Heuchera: Also known as coral bells, these plants provide beautiful foliage in a variety of colors that pair well with begonias.

Fuchsia: These plants offer stunning hanging blossoms that match the display put on by tuberous begonias.

Lobelia: The dainty, cascading blooms of lobelia can complement the boldness of tuberous begonia flowers.

Remember, tuberous begonias love rich, well-drained soil and partial to full shade, so be sure to choose companions that thrive under similar conditions.

Companion Plants for Tuberous Begonia

Athyrium (Lady Fern)
Hosta (Plantain Lily)
Coleus scutellarioides (Coleus)
Impatiens
Heuchera (Coral Bells)
Fuchsia

Growing Tips

Growing tuberous begonias can be a rewarding experience, as they offer bright and continuous color in the shade where few other flowers thrive. Here are some steps to grow them successfully:

Purchase Bulbs: Buy healthy begonia tubers from a trusted nursery or online. Look for plump tubers with no visible damage or signs of disease.

Choose the Right Location: Tuberous begonias thrive in a location with partial to full shade and protection from strong winds. They’re ideal for a north or east-facing garden or under trees and shrubs.

Prepare the Soil: Begonias prefer light, well-draining, fertile soil. Amend your soil with organic matter such as compost or well-rotted manure to improve its structure and nutrient content.

Planting: Plant the tubers in the spring after the last threat of night frost, approximately 6 inches (15 cm) apart and slightly below the soil line (they rot easily when planted too deep). They can be started indoors, 6-8 weeks before the last frost date to get a “jump” on the season and produce earlier blooms.

Watering: Water the tubers thoroughly after planting, then water sparingly until you see sprouts. Once the plants are established, keep the soil evenly moist but not waterlogged. Overwatering can lead to root rot.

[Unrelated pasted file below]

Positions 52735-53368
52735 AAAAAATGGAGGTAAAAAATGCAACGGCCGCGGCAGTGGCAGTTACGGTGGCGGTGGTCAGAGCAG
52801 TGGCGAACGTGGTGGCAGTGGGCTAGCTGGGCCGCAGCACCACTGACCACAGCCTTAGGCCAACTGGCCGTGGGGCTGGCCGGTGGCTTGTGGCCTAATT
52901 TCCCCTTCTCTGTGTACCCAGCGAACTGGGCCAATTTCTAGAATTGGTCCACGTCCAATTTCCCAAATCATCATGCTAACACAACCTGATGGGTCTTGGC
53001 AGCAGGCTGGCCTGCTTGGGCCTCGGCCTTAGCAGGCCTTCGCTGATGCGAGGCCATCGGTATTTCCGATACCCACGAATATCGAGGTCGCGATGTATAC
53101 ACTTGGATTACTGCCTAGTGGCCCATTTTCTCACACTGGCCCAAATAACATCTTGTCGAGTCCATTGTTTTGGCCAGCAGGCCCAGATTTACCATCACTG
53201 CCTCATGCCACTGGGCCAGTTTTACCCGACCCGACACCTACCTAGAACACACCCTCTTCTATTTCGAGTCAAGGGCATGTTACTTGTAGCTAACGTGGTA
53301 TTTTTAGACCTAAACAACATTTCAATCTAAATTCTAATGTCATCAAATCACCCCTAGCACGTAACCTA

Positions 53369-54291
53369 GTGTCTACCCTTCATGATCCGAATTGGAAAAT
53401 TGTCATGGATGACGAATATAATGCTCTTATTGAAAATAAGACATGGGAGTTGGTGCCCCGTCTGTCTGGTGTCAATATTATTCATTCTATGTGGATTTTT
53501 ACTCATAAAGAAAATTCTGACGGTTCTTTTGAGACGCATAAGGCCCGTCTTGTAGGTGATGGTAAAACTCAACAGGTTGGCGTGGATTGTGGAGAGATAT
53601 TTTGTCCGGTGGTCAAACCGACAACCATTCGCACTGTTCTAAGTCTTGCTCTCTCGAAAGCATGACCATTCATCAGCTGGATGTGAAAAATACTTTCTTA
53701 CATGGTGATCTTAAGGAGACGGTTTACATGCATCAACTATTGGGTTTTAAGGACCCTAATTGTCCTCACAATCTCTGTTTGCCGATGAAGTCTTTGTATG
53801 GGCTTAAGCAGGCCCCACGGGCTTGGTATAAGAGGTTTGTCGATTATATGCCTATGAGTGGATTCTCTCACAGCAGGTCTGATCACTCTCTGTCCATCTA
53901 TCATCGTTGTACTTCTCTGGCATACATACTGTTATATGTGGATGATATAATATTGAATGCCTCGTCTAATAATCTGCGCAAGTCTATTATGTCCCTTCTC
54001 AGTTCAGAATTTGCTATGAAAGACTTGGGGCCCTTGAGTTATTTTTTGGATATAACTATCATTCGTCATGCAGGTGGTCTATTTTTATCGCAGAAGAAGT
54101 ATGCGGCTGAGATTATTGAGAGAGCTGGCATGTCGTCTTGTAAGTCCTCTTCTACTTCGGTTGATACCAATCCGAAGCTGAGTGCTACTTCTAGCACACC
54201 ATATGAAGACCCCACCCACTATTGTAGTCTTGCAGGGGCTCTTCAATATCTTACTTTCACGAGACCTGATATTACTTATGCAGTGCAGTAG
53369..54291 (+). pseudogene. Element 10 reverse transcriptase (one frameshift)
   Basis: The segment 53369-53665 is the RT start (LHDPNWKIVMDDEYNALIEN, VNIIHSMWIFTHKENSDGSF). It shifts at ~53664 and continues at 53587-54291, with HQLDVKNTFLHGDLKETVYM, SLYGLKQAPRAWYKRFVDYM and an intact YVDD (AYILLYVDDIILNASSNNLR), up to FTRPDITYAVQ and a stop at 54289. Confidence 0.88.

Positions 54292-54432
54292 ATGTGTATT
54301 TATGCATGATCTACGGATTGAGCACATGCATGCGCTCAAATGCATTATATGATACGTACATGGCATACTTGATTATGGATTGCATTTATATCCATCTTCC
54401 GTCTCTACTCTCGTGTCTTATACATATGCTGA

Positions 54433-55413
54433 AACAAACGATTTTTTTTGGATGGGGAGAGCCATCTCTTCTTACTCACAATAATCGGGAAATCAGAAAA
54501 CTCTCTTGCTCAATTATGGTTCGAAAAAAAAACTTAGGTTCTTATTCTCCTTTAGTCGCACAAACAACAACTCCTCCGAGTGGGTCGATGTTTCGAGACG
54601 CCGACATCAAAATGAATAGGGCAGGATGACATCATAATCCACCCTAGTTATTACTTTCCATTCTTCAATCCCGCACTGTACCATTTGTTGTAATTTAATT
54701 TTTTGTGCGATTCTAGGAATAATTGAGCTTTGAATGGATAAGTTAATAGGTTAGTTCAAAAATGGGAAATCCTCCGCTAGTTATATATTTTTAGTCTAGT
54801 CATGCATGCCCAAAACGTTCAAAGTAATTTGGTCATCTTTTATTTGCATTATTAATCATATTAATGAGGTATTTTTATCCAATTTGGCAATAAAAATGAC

Fertilizing: Feed your begonias every two weeks during the growing season with a balanced flower fertilizer to promote blooms.

Pruning: Prune off spent flowers to encourage new blooms. In fall, cut back foliage after it yellows and dies back.

Overwintering: In cooler areas than zones 9-11, dig up the tubers before the first frost. Store them in a dry, cool (but not freezing) place over winter and replant in spring.

By providing the right conditions and care, you can enjoy the stunning blooms of tuberous begonias throughout the summer and fall.

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While every effort has been made to describe these plants accurately, please keep in mind that height, bloom time, and color may differ in various climates. The description of these plants has been written based on numerous outside resources.

Guide Information

Hardiness 9 - 11
Heat Zones 1 - 11
Climate Zones 4, 5, 6, 15, 16, 17, 21, 22, 23, 24, H1
Plant Type Bulbs, Perennials
Genus Begonia
Exposure Partial Sun, Shade
Season of Interest Summer (Early, Mid, Late)
Fall
Height 1' - 2'
(30cm - 60cm)
Spread 1' - 2'
(30cm - 60cm)
Maintenance Low
Water Needs Average
Soil Type Loam, Sand
Soil pH Acid, Neutral
Soil Drainage Moist but Well-Drained
Characteristics Showy
Tolerance Full Shade, Deer, Rabbit
Landscaping Ideas Patio And Containers, Hanging Baskets, Beds And Borders
Garden Styles City and Courtyard, Informal and Cottage, Mediterranean Garden, Traditional Garden
Compare All Begonia
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Guides with
Begonia